Mark notes that this is a busy time, for “many were coming and going.” In the parallel account in the Gospel of John, we read that the Passover Festival was near, so this would explain why there were huge crowds of people “coming and going” during this time.

As Jesus and the disciples travel by boat on the Sea of Galilee to a remote place, a crowd of people spot them and follow along on land. Evidently, their boat was close to land and could easily be seen from the shore of the lake.

In verse 34, when their boat goes ashore, Jesus sees the great crowd that has followed them and he has compassion on them, first by teaching them and then by feeding them. James A. Brooks writes, in vol. 23, Mark, The New American Commentary,

’Sheep without a shepherd’ is an Old Testament picture of Israel without spiritual leadership (Num 27:17; 1 Kgs 22:17; Ezek 34:5). Jesus is pictured as the Good Shepherd who feeds the new Israel (cf. Ezek 34:23; Jer 23:4). First he ‘fed’ the crowd with his teaching. Mark frequently emphasized that Jesus taught.

The miracle that follows is recounted in all four Gospels, so the early church obviously considered the feeding of the five thousand to be an extremely important event in Jesus’ ministry. The only other miracle attested by all four Gospels is the resurrection of Jesus.

Because it was late in the evening and they are in a desolate region, the disciples ask Jesus to send the crowds away to buy food for themselves. Jesus responds by telling the disciples to feed the crowd. They complain that it would take 200 denarii to feed a crowd this size (between 15-25,000 people total).

One denarius was equivalent to an average worker’s daily wage. The average daily wage of an American today is about $210, so that would equate to about $42,000! Most of us don’t have $42,000 sitting around to feed a crowd of people who have come to hear us speak for free, so the disciples are understandably panicked.

Unperturbed, Jesus asks them to see how many loaves of bread they can find among the crowd, and they return with five loaves and two fish. Jesus instructs the crowd to divide themselves into groups of fifties and hundreds and sit down on the “green grass.” Note that the grass would have only been green in the spring around the time of Passover, so this little detail nicely harmonizes with the Gospel of John’s timing of this miracle.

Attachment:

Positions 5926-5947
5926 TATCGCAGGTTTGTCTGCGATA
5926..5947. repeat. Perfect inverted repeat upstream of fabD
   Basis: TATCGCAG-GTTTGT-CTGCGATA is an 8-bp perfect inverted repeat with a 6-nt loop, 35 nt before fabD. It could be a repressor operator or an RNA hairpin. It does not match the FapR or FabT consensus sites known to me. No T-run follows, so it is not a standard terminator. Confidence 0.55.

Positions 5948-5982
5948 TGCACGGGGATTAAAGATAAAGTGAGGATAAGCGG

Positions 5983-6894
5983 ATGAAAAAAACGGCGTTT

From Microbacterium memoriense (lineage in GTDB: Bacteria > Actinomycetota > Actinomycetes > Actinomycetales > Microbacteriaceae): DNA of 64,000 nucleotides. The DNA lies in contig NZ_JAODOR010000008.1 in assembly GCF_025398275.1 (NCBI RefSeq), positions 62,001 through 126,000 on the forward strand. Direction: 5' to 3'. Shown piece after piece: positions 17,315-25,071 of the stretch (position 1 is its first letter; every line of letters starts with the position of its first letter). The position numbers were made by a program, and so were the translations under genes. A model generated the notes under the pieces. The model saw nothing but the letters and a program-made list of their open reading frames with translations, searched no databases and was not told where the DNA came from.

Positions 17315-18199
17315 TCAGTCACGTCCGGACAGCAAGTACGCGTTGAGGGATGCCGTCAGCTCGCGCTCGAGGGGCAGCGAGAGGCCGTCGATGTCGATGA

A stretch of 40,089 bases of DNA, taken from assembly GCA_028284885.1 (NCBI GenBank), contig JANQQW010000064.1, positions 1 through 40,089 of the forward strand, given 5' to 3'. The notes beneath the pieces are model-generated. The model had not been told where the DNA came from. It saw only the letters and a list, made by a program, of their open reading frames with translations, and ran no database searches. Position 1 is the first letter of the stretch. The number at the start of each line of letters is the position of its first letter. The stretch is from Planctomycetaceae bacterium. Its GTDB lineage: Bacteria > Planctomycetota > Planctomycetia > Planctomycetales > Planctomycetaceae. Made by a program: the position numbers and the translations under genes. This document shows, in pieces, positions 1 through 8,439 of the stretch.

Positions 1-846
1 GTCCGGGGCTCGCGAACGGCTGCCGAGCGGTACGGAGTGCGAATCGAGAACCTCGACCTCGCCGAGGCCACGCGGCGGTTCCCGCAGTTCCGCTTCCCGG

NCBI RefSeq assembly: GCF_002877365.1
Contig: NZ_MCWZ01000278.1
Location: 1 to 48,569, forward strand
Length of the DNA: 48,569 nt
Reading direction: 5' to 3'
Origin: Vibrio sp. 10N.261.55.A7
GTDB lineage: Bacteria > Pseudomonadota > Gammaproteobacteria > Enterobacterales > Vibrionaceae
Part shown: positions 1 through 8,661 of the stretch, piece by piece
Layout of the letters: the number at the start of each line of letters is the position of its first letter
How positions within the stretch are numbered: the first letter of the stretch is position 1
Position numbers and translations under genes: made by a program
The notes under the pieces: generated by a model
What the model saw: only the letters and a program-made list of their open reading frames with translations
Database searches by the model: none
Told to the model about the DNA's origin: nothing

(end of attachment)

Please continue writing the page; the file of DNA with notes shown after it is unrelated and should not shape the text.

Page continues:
Jesus then says a blessing over the food and sends the disciples into the crowd with bread and fish. When they return, everyone in the crowd has been fed and there are twelve baskets left over with bread and fish.

This miracle account refers in several ways to the Old Testament, as noted by James Brooks:

As already observed in the comments on 1:4, in the Old Testament the desert was the place where God met, tested, and blessed his people. Specially important was the experience of Israel in the wilderness following the Exodus. After the testing involved in that experience, ‘rest’ was promised. Note how Mark introduced that idea (v. 31). Also the ‘sheep without a shepherd’ (v. 34) recalls Moses’ description of Israel in Num 27:17; and the ‘hundreds and fifties’ of v. 40, the organization of Israel in Exod 18:21, not to mention the resemblance between the loaves and the manna. The literal rest in the desert and later in the promised land following the Exodus did not satisfy, and the prophets and psalmists began to look forward to a better rest in the messianic age. . . . Mark saw in Jesus’ feeding of the five thousand an eschatological Moses giving perfect rest to and supplying all the needs of his people. The feeding anticipates the messianic banquet at the end of the age. The kingdom is at hand. The miracle as such is not as important for Mark as what it reveals about Jesus. . . .